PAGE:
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J. McLaughlin, the classic, preppy brand with quaint shops popping up on America’s Main Streets, has been sold to a private equity group, WWD has learned.
This story first appeared in the November 22, 2011 issue of WWD. Subscribe Today.
The group, led by JH Partners and the Highland Consumer Fund, acquired a majority stake in the business. Jay and Kevin McLaughlin, the brothers who founded J. McLaughlin 34 years ago, as well as the chief executive officer Steven Siegler, retained a minority interest and will continue in their same roles at the company.
The deal, completed Monday, values J. McLaughlin at $80 million, according to sources. J. McLaughlin operates 53 stores and a Web site, and will exceed $40 million in volume this year.
On the day after the deal closed, the McLaughlins explained why they decided to sell the company they were so strongly identified with. “We have always reinvested profits back into the business. We felt it was the right time to take a little bit off the table and have a little less financial responsibility,” said Jay McLaughlin, the chief merchandising officer.
“After 34 years of work, it was time to monetize and get a bigger platform for our efforts,” added Kevin McLaughlin, chief creative officer. “We’ve grown nicely over the last few years but the growth has always been organic, self-financed and with limitations. With the right partners now, we can accelerate that.”
Selling the company, he acknowledged, felt bittersweet, though he added: “It feels like the right thing to do. It’s appropriate.”
JH Partners investments have included Peet’s Coffee & Tea, Bare Escentuals, Frette, La Perla and Design Within Reach. Highland Consumer Fund has investments in Lululemon, Pinkberry and City Sports. Peter J. Solomon advised J. McLaughlin on the sale.
“J. McLaughlin’s unique approach to retailing, differentiated merchandise, neighborhood stores and high-touch customer service appeals to consumers in a way we have not seen before,” said Jeff Hansen of JH Partners, who will join the J. McLaughlin board. Tom Stemberg, managing partner of Highland Consumer Fund and founder and former ceo of Staples, said J. McLaughlin has “significant opportunity for continued expansion.”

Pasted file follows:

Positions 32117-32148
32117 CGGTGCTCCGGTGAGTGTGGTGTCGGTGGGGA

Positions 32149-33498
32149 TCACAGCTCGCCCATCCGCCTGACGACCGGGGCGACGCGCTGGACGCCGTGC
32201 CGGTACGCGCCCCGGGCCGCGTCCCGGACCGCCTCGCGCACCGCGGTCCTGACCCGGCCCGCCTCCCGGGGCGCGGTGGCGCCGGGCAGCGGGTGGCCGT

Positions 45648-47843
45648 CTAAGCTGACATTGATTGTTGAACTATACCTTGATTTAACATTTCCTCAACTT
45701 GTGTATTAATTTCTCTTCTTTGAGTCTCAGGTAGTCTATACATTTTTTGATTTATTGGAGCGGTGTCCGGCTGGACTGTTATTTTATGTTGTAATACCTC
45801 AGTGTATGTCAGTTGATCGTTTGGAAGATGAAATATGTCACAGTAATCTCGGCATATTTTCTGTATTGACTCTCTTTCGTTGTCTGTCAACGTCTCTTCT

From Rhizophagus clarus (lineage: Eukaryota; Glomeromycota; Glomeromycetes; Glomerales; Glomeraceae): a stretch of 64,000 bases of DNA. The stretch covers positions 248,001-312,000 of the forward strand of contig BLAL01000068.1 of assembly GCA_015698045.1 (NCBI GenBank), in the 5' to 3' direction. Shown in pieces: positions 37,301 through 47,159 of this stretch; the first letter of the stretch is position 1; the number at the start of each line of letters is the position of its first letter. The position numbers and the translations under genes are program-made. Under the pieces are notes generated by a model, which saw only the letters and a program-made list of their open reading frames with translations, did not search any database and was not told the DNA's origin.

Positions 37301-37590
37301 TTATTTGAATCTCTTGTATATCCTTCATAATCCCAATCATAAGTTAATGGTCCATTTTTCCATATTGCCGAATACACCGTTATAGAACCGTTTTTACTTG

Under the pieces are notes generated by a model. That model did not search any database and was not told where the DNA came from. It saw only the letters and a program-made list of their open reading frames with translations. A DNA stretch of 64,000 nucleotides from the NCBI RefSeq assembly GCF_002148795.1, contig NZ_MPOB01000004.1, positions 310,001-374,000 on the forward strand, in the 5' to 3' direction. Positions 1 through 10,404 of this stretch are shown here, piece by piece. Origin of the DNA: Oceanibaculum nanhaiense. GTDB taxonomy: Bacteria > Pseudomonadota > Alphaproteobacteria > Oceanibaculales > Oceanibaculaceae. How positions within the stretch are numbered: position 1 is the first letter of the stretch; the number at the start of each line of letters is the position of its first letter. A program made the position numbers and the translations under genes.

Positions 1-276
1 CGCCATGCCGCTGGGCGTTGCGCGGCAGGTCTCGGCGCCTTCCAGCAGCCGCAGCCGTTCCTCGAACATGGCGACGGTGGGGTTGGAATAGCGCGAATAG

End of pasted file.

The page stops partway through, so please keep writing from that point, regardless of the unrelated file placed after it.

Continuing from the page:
According to Siegler, the deal brings J. McLaughlin to “the next stage of development” and enables the company “to focus on areas where we’ve been unable to, because of our lack of experience or lack of capital. As fast changing as the world is, we need to keep up with it.” Building up its logistics and systems to support growth, and becoming more committed to social media, e-commerce and marketing will be new priorities, he said. “The one thing we definitely don’t want to change is the customer experience and expectations as we grow,” Siegler said, referring to the brand’s DNA and the signature tradition-with-a-flair style. J. McLaughlin is known for its timeless bright prints, hand-quilted jackets and colorful Catalina T-shirts, among other items.
Forty percent of the product is produced at the McLaughlins’ 40,000-square-foot factory in Brooklyn, N.Y., which generates between 2,000 and 3,000 styles a year, mostly cut-and-sewn garments. The facility houses the administrative offices, a photo studio, the print library, a fabric warehouse, and operations for product development, design, merchandising, merchandise planning, IT and distribution. The factory has the capacity to triple output. The rest of the product is manufactured in Europe and Asia.
“We are not going to change the business model,” said Kevin McLaughlin. “We will enhance it. Our strength is classic retailing, conceiving a product, manufacturing it and selling it. That’s our core competency. That simple, basic form of retailing, we do a good job with that. But the world of retailing is evolving very quickly right now. The marketing and media side has been a limitation. People who know this brand love it, but not that many people know this brand. If you could get it in front of more people via increased store count or e-commerce, there is a big opportunity.”
Jay McLaughlin added, “If Fair Isle sweaters were coming back next year, that’s something we would sense. We live and breathe that stuff. We have always loved the product and understood the brand we were building. We never veered off the formula. We talk about tweaking but it’s always in the parameters of what McLaughlin is about.”
The company plans 10 to 15 openings next year, though under new ownership, the expansion might ramp up to 15 to 20 sites in 2013, and possibility more thereafter, but not necessarily, Jay McLaughlin said. “They want us to run the business just the way we have been running it. They are not telling us we need 20 or 30 stores. They ask, ‘What is the comfort level?’”
The McLaughlins have cited the potential to ultimately open 300 stores in the U.S., which seems plausible because several major markets have not been touched. Expansion has mostly been contained to the East Coast. There are no stores in California or Texas yet, and stores will soon open for the first time in Atlanta. The McLaughlins seek buildings with character on street locations, occasionally open in lifestyle centers, and shun malls. “Frankly, the mall atmosphere diminishes the brand,” said Kevin McLaughlin.
For about two years, the McLaughlins had contemplated selling a majority stake. “It’s something you go back and forth on, but I am excited now that everything has been pulled together,” said Jay McLaughlin. “I think it’s going to be best for J. McLaughlin and I look forward to seeing it to the next level. We will work just as hard to get to the next level. We still have a monetary interest in the business. In four or five years, as the company grows, there will hopefully be another opportunity” to sell again.